Wonderful Discoveries at the Orphee Open Mic in Pigalle – Including the Male Josephine Baker

September 14, 2012

Brian Scott Bagley

Brian Scott Bagley

I think I said that it had to be uphill from here yesterday. And yet, wow, was I surprised last night to find myself in an open mic I had never heard of, never played in, never knew of, and found it to be a unique experience with different people. I’m talking about the Orphée club in Pigalle, where I had to ask a neighboring boutique – a karaoké bar – where the Orphée was. “I’ll show you, come this way,” said the woman; and she led me to the door of what looked like an apartment building right next to the karaoke, to show me the buzzer into the Orphee.

There, I found myself as if in someone’s living room – and for all I know, I was – and on the piano was my friend Vincent Lafleur, who had sent the invitation by Facebook. No wait, not quite. Someone else was on the piano at that moment, because it was indeed an open mic. And Vincent was off somewhere else as the other man played. Then Vincent returned and named the next act.

It was an open mic like none other, because it really was like someone’s living room. A long venue room, with a bar near the front, the piano along a wall, a separate smoking room, and darkness so dark that I looked ten years younger. And felt even younger than that. LOVED IT. This was a real feeling of a private club, a jam and open mic night in an almost 1930s Berlin kind of environment.

The music was mostly soul, though, so my own brand of stuff had a little bit of a hard time fitting in – but I didn’t care; there was a mic and I had my guitar, and there was an audience.

Thank goodness, though, that I got to do my songs before the mic and “stage” area were taken over by two American men with similar sounding names. One was Brian and the other Bryant. First Bryant took to the mic with piano and then guitar, and I heard this velvety smooth soul thing. Then the two suddenly stormed the floor and exploded the joint with a kind of gospel American hallelujah stuff and strutting and dancing that just drove the crowd of cocktail sniffers wild.

Bryant was from LA, and Brian was from Baltimore. I learned this after being impressed with their stuff and saying basically, “Where the hell are you guys from?!?” And I was very keen to figure out exactly what they were doing in Paris. But I did not get quite all the information before Brian, the rest of his name being Scott Bagley – ie, Brian Scott Bagley – took to the mic to perform his solo song, with Vincent on the musical side of things. This too exploded into a massive bit of choreography, an abandoning of the mic all together, and a finale with the splits.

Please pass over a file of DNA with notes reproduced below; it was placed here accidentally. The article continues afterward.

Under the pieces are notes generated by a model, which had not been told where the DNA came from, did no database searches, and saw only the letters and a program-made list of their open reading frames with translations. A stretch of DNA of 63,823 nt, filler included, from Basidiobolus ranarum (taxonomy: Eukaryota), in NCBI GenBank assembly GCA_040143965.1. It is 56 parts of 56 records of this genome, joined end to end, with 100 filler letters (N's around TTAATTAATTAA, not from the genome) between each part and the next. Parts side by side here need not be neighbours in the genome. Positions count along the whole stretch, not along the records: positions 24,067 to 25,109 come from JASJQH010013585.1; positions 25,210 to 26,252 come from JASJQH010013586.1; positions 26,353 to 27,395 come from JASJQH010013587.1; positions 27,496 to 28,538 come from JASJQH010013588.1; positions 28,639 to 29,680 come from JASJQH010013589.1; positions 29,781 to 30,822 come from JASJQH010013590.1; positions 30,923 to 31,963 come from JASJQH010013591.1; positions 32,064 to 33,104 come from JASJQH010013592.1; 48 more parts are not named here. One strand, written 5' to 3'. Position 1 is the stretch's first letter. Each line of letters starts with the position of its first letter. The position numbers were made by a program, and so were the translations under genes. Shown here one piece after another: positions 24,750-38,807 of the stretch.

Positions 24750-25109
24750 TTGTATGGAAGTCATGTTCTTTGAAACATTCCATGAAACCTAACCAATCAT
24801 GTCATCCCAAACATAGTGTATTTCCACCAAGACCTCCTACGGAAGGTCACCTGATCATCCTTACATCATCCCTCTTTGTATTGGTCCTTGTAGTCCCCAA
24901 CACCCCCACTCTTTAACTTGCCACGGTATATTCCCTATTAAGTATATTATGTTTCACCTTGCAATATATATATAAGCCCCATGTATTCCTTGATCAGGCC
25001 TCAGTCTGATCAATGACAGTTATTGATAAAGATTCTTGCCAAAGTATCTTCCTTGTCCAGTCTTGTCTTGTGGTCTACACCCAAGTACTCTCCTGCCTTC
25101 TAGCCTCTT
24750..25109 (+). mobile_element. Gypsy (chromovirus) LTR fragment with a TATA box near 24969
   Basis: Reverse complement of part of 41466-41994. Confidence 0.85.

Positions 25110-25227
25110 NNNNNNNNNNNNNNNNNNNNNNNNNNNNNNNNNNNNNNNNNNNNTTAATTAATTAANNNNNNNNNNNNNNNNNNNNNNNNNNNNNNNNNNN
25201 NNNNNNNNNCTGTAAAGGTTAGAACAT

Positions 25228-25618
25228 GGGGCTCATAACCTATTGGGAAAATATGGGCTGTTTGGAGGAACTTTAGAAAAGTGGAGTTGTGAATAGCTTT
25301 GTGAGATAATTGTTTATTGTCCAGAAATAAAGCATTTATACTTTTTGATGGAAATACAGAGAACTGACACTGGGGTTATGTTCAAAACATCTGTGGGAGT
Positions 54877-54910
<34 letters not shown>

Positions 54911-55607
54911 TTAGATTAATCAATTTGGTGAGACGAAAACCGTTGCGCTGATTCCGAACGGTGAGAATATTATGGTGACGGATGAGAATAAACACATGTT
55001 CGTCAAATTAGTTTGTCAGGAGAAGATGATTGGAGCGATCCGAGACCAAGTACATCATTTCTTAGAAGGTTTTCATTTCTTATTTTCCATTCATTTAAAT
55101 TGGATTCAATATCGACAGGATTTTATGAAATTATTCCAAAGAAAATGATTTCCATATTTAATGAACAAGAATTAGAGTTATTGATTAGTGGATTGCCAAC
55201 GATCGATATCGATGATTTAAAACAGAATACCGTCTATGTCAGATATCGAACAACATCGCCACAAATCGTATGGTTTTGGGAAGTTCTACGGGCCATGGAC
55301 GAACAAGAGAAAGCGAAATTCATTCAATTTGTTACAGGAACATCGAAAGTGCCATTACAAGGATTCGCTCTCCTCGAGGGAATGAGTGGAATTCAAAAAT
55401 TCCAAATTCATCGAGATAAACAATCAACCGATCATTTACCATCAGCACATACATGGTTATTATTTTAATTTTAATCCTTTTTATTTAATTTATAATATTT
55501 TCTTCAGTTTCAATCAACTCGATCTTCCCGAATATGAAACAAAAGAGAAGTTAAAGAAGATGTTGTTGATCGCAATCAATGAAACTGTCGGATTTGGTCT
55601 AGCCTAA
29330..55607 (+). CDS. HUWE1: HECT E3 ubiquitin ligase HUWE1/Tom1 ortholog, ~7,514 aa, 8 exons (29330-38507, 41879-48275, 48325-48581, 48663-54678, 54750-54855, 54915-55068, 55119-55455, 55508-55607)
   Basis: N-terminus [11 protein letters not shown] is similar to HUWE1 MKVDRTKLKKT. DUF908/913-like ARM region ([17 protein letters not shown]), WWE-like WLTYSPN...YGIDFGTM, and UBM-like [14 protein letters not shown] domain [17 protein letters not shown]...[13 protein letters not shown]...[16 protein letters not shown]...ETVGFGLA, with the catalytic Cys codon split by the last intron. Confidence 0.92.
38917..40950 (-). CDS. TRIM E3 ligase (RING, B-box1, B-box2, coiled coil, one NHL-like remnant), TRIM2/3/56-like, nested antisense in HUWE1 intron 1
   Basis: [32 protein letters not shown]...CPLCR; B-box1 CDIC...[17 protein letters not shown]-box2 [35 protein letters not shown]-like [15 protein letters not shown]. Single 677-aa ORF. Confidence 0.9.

No, no, wait. No. There’s something going on here, I thought. This is not just your regular open mic kind of performer. So I went to talk to Mr. Bagley, and what did I learn? Well, simply, that I had PART III to my tales of meeting at open mics the former famous candidates of television reality music competition programs. In this case, American Idol. Mr. Bagley, it turned out, was a star graduate of American Idol – after my meeting with those French twins named Twem, and that amazing woman at the Cavern, Sarah Manesse, of X-Factor.

But just like happened in the case of Sarah, I actually never learned from Brian that he had done American Idol. That’s something I learned when coming home afterwards and checking him out on the Internet. What I learned at the Orphee open mic was that Brian had moved to Paris seven years ago, that he had come working in a revue about the 1920s performer Josephine Baker, and that he had actually played the role of Josephine Baker himself. I recalled that the New York Times and International Herald Tribune had written a story about the play, and I learned that he was involved with plenty of jobs as a choreographer, dancer and singer, and he loves the “old school” stuff for what it has to say to us today.

I could go on and on, but the best thing to do would be to check out the links I’ve put in here. And to go off to see his one-man musical spectacle every Sunday at the Theatre la Cible in Pigalle, called “Cabaret Me – I’m Famous.” The guy is an enormous talent. I was soooo happy that I had not heard and seen him and Bryant perform BEFORE I went up to do my number.

But my huge, huge regret was that I had walked out of my apartment without my Zoom Q3HD recorder and so I had to depend on my iPhone for the videos – and both the image and the sound is crap. How can I keep doing that!?!

Powered by